Authors need to include a short reflection on their learning and to undertake a critical discussion on such issues as challenges faced, implications for group members, facilitators or leaders or members, ethical issues etc. Papers should identify connections with the discipline of social groupwork and with the other authors that have influenced their development as groupworkers using evidence from their practice. Please note papers must include description of and reflection on direct groupwork practice – purely theoretical or literature reviews are not eligible. The essay may have been submitted as an assessed assignment, but it should not have been published elsewhere.

The Editors of Groupwork journal will review the shortlisted essays for publication.

Groupwork journal values work with groups that is undertaken in the diverse contexts in which student practitioners operate. We wish to showcase this work to promote the generation of knowledge and the application of groupwork. Support and mentoring in the writing process may be offered to writers displaying talent and passion for groupwork to bring the entry up to the standard required for publication in Groupwork.

The deadline for entries is May 11th, 2018. The winner and runners up will be announced at the Annual Symposium of IASWG in 2018 http://www.iaswg.org/ and placed on the Groupwork website.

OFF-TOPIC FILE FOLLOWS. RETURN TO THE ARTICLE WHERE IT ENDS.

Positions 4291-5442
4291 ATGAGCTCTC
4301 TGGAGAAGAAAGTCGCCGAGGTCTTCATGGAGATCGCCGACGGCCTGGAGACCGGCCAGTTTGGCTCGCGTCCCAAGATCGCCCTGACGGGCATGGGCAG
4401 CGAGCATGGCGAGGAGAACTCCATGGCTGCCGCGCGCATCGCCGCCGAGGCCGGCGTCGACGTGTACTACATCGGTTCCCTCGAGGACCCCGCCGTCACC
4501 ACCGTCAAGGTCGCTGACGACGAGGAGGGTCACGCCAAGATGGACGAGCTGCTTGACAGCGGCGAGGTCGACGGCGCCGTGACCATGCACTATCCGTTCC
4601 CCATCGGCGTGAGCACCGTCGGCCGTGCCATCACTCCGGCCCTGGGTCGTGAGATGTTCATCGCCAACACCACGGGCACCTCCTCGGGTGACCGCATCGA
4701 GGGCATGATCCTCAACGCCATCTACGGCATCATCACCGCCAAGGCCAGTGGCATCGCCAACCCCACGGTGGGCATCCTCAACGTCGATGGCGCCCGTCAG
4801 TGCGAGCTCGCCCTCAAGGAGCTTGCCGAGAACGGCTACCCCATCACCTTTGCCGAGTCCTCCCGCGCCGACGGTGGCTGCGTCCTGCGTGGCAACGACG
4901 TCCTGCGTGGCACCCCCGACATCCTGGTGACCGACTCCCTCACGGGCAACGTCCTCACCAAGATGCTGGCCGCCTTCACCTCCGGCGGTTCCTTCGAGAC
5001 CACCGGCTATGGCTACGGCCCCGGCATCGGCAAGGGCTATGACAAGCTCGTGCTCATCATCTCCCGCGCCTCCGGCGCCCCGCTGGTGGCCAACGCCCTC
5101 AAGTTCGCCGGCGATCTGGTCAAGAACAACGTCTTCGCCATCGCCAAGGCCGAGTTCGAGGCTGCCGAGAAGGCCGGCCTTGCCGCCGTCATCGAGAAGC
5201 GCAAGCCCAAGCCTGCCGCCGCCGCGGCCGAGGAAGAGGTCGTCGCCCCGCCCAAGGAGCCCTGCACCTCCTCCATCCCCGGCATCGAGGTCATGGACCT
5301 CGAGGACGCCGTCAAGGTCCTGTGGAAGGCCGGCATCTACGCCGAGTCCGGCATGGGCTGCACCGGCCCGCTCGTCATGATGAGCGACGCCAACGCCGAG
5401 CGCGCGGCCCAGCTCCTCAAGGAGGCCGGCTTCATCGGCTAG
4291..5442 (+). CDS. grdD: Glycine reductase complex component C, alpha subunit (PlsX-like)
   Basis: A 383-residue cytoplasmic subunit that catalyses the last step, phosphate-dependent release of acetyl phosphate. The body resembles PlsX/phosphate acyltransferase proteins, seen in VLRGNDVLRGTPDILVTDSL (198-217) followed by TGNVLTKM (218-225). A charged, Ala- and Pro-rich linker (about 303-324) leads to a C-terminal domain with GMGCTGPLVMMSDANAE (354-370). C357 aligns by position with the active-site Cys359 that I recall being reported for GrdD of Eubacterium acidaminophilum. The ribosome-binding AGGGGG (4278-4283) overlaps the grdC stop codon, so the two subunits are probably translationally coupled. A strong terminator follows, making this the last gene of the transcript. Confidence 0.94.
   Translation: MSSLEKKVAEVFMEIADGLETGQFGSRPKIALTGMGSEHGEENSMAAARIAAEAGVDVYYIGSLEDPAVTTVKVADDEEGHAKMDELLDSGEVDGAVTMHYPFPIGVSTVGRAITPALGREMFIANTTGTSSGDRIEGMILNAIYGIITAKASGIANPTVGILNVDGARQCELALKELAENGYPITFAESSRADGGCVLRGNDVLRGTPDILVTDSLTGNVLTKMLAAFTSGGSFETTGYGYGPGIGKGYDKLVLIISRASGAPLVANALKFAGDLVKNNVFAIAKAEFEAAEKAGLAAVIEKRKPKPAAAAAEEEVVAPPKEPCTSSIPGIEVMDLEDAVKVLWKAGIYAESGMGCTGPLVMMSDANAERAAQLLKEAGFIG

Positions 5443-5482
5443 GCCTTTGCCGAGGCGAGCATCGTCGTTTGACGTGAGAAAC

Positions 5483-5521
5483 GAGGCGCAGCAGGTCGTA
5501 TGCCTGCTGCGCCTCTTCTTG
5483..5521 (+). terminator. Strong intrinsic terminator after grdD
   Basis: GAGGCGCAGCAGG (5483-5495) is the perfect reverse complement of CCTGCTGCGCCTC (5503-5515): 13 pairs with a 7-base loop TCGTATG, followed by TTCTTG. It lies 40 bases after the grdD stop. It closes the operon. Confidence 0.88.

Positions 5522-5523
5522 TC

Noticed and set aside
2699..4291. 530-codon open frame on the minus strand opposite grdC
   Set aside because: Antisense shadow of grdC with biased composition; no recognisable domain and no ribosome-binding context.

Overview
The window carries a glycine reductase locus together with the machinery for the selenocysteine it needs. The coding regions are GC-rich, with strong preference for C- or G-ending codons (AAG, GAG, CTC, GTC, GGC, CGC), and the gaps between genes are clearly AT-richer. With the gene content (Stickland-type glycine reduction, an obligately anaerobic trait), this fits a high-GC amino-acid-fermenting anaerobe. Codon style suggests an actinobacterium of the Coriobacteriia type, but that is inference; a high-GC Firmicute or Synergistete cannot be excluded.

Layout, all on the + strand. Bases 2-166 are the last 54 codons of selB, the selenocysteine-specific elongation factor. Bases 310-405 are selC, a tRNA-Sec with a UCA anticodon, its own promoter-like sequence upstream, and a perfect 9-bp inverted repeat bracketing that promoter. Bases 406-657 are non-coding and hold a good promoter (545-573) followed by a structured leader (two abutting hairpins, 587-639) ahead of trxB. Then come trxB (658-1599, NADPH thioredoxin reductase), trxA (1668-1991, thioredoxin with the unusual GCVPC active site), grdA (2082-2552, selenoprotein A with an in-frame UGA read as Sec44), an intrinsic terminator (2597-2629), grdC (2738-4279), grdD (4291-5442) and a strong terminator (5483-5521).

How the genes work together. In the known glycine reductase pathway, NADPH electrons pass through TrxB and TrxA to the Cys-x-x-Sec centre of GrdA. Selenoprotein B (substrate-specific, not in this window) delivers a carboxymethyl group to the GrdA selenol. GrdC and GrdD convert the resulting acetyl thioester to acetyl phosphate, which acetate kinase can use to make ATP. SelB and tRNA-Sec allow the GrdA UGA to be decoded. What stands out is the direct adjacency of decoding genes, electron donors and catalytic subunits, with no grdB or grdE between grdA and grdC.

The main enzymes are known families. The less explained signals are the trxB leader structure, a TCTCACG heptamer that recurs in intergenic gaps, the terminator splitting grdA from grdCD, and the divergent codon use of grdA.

Identifying Information: Please include a front sheet stating that the essay is being submitted for the ‘Groupwork Essay Prize’; include the author’s name, address, e-mail, phone number and a statement confirming that the essay is your own work. You should also include the dates during which you were a student, the name of the program studied, the name of the higher education institution attended, and email contact details and a signature from a tutor to verify that you are/have been a student on the program.

Submissions and enquiries: Essays should be sent as an email attachment to the Groupwork Administrator, Jane McLaughlin, jm4whitingbirch@aol.co.uk

For more information about Groupwork, please visit http://www.whitingbirch.net/cgi-bin/scribe?showinfo=ip001

and https://groupworkjournal.wordpress.com/

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New deadline for call for papers for a Special Issue of Groupwork -Groupwork with people who have experienced political oppression

The Editorial Board of Groupwork intends to publish a Special Edition which will focus on the role of groupwork with people who have experienced marginalisation through political or personal forms of oppression. Articles are invited from self-directed groups as well as professionally-led groups, but should demonstrate the theory and practice of groupwork, and acknowledge the different contexts of marginalisation, and whether groupwork is developed with those who have been subjects or those have carried out oppressive actions.